One of the most important functions to me about a documentary is education.
They help me out when I feel like mainstream media is failing me in accuracy of their news & stories. During this critical time where Millennials have an urgency for information, short films give you the opportunity to walk in another person’s shoes, it gives a voice to marginalized people, and most of all can inspire change through a semblance of familarity.
I’m sharing these films for those who might feel as if you’re a person of privilege – I believe these 5 documentaries are great introductions to educating yourself on how racism came to be. If Black Lives REALLY Matter than you must first educate yourself and take a look in the mirror to confront your own racial biases. Be willing to stand up and fight against racism at all times, practice what you preach, & make sure to always stay consistent.
To my fellow black brothers & sisters, in the words of Maya Angelou “If you don’t know where you’ve come from, you don’t know where you’re going”. Never stop educating yourself on your history; knowledge truly IS power. Use these five documentaries as motivation & inspiration to always want to make a difference. Our ancestors fought, marched and died for our rights. It is our duty and our responsibility to make things better not just for us, but for future generations to come.
1. Grass is Greener: Get hiiiiiigh babyyy! or, don’t. This documentary is first on my list because whether you’re a cannabis consumer or not, this trippy & fun film will take you on a small journey back in time to the origins of Marijuana. It showcases the influen ce cannabis has had on black music and also shows how America’s view on cannabis has shaped laws that disproportionately affect people of color.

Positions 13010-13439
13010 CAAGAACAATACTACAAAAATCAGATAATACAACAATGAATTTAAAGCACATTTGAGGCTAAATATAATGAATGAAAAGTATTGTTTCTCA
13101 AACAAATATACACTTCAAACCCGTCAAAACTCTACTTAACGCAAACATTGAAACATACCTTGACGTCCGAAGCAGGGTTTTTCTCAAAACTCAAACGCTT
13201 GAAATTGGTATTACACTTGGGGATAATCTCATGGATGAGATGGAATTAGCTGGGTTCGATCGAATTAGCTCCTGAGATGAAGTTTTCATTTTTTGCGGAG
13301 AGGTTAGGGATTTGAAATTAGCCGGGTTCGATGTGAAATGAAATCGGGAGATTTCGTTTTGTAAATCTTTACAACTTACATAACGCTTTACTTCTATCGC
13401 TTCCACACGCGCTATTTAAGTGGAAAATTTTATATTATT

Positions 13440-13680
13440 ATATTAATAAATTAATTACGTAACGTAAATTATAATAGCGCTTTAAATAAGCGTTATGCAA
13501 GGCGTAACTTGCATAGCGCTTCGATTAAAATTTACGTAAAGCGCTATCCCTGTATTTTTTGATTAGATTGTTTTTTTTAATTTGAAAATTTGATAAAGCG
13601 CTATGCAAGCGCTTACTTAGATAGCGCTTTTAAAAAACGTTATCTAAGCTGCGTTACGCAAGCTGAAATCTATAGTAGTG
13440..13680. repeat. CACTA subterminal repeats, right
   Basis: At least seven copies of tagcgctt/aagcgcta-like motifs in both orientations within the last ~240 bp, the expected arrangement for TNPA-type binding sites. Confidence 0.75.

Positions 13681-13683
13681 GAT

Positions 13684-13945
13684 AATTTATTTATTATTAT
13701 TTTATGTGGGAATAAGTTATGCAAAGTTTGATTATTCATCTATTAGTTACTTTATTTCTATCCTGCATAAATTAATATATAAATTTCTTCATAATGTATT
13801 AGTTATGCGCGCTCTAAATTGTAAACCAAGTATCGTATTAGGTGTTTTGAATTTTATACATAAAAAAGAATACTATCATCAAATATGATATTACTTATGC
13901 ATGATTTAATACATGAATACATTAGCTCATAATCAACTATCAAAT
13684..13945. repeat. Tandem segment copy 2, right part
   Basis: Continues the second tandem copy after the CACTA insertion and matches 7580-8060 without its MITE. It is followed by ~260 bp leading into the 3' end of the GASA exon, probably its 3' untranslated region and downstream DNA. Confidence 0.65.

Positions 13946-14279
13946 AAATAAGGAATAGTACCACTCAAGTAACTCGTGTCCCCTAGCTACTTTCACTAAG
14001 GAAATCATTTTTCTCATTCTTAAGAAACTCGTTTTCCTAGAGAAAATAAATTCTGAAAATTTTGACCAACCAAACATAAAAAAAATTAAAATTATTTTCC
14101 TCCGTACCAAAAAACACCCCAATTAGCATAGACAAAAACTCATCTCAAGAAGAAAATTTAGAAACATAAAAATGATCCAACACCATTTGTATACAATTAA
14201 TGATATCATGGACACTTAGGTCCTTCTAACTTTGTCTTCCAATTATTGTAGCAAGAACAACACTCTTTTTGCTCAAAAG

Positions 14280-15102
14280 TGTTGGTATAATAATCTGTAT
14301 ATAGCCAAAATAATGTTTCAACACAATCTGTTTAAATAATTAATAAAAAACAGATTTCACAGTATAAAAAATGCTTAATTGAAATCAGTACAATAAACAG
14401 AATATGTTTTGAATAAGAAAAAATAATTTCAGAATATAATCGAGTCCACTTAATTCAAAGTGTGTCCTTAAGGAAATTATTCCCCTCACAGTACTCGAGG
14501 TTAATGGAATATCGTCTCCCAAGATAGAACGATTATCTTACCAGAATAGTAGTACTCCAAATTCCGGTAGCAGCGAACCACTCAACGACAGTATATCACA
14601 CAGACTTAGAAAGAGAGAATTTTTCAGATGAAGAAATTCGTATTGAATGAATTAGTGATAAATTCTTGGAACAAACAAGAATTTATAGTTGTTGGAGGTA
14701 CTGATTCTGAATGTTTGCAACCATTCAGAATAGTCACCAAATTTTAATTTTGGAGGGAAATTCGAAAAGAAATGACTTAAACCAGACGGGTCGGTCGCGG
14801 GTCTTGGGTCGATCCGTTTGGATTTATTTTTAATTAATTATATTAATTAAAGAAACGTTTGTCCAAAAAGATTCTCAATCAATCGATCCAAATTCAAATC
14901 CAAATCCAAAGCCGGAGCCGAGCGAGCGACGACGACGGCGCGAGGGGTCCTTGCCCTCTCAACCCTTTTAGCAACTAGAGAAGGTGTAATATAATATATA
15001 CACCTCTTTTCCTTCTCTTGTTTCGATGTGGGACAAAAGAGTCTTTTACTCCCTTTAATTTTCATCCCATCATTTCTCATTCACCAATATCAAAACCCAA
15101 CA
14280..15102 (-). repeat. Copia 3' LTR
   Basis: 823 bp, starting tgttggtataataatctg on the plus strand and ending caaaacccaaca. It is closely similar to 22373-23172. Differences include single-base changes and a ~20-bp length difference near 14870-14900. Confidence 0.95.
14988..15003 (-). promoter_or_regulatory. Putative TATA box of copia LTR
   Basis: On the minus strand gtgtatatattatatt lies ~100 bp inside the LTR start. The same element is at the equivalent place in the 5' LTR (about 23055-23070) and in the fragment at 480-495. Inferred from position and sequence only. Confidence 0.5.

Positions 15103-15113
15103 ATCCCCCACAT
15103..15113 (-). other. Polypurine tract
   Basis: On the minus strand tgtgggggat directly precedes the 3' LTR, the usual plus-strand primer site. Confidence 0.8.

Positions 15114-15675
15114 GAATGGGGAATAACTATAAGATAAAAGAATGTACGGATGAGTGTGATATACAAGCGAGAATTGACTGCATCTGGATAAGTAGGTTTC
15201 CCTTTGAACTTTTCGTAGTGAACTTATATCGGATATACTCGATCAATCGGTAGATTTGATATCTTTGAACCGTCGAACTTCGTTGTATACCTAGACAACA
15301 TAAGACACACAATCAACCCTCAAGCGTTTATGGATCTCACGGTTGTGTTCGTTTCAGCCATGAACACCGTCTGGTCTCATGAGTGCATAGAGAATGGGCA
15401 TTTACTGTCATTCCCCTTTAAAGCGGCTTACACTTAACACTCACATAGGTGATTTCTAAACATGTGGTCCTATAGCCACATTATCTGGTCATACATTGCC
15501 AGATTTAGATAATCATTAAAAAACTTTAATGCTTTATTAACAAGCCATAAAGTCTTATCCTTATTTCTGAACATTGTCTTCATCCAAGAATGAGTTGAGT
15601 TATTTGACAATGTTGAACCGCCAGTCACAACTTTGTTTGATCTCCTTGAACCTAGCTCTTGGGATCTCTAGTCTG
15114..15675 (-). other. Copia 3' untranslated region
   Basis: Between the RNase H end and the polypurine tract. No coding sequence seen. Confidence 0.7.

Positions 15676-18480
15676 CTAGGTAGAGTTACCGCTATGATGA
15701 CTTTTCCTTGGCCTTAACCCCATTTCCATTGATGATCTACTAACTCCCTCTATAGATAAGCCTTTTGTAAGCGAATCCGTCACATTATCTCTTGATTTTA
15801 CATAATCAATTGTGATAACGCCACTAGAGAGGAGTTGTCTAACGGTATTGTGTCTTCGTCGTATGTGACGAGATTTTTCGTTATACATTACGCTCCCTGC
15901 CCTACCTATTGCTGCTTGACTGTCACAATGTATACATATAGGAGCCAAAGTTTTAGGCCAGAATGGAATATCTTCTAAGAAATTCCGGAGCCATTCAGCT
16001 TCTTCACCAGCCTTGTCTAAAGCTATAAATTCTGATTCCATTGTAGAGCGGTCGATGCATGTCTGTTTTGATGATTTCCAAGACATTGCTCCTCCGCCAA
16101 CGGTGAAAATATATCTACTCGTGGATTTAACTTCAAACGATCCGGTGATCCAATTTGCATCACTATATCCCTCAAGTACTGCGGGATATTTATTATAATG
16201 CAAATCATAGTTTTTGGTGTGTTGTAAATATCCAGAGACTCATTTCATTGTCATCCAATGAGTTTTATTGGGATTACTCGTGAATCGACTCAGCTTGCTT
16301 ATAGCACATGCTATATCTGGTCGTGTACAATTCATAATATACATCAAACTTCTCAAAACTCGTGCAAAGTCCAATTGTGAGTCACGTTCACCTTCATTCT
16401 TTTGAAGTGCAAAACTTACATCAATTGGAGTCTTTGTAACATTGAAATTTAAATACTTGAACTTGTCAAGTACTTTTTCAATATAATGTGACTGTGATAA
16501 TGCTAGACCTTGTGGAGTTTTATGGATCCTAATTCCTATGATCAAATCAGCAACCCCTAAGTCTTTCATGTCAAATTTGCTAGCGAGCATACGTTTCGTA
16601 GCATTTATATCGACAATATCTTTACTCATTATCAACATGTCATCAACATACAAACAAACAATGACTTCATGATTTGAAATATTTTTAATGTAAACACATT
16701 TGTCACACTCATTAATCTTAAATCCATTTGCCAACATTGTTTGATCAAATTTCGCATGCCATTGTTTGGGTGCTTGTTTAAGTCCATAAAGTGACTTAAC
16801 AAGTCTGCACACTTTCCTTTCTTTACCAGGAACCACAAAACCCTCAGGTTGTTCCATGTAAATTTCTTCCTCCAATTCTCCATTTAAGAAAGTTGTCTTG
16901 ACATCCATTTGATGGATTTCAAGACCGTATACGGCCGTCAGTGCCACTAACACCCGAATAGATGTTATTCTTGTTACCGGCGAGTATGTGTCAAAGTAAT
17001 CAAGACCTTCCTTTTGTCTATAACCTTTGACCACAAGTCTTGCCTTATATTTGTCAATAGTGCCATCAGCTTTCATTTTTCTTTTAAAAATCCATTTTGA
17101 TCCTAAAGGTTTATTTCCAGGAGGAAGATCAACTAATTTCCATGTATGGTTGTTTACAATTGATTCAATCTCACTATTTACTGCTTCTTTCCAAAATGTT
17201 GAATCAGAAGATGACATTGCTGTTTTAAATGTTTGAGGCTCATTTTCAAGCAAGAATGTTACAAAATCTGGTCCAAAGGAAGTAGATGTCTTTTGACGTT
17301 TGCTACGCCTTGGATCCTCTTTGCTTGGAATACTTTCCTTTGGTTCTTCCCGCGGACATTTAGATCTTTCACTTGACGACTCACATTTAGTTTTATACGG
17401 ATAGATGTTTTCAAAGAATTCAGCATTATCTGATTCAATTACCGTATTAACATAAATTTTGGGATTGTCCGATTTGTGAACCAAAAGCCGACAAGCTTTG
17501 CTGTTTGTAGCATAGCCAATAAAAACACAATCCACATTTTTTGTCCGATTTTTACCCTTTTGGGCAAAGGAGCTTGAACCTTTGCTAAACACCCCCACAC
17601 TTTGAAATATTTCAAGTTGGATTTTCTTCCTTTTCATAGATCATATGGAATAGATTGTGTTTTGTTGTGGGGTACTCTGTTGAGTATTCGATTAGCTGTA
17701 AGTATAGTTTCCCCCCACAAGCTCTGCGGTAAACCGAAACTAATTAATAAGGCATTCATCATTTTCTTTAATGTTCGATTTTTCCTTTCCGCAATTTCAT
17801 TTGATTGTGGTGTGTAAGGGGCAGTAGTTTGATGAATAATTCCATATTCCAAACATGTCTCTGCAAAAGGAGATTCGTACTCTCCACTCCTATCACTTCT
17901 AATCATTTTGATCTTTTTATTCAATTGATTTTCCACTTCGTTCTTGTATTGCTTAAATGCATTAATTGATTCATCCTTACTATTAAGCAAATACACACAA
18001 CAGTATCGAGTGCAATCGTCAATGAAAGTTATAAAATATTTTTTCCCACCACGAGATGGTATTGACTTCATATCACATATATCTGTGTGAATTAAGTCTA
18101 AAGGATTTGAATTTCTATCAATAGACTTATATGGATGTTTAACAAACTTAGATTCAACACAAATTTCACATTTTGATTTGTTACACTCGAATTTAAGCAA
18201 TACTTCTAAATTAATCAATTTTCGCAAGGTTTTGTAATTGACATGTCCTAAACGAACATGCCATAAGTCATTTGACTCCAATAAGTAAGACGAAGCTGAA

2. 13th or Friday the 13th? I mean, Whew! This all-in powerful & educational film is mandatory to see in ALL households. If you aren’t prepared to be taken on an emotional rollercoaster like no other, I would highly suggest saving it for your day-off. This film is essential in my opinion because it will not only allow you to challenge your own misconceptions, it digs deep into the suffrage of African Americans and exposes the racial inequalities in the U.S criminal justice system.
3. Eric Garner! Sandra Bland! Breonna Taylor! George Floyd! * inserts new name* … These victims aren’t the first and definitely won’t be the last. Sometimes in the heat of the moment we tend to focus too much on the ‘What?’ instead of the ‘Why?’. I feel this older documentary is still very important especially right now because it shows issues that p eople seem to have forgotten about since I don’t know, the 1990’s? This film examines the repetitive history of oppression & discrimination here in America while showing a cause & effect of what is birthed out of decades of abuse in the black community.
4. Roll! Bounce! Rock! SegreSkate? Since the 1980’s roller skating has always been an outlet of expression, a form of neutrality and a safe haven for people in the black community. It’s positive, family and teaches respect, love & unity. How could a physical activity so simple as rolling on wheels be plagued by something like segregation? United Skates is an eye opening film because if you’re unfamiliar with this subculture it gives you a chance to enjoy the life of this vibrant culture while simultaneously shedding a light on how discrimination can affect even the most harmless recreational spaces.
5. Each One Teach One. A slogan or phrase I’m sure many of us has heard by now but what does it actually mean to you? Think back to your most recent school years & ask yourself “Has anything really changed?” If our siblings and children are the future, why does segregation & educational inequality still linger around our school system over 60 years after Brown vs Board?. Teach Us All isn’t just a great film to watch with your beautiful children but a must see if you really want to understand the reality that many black Americans are still facing today.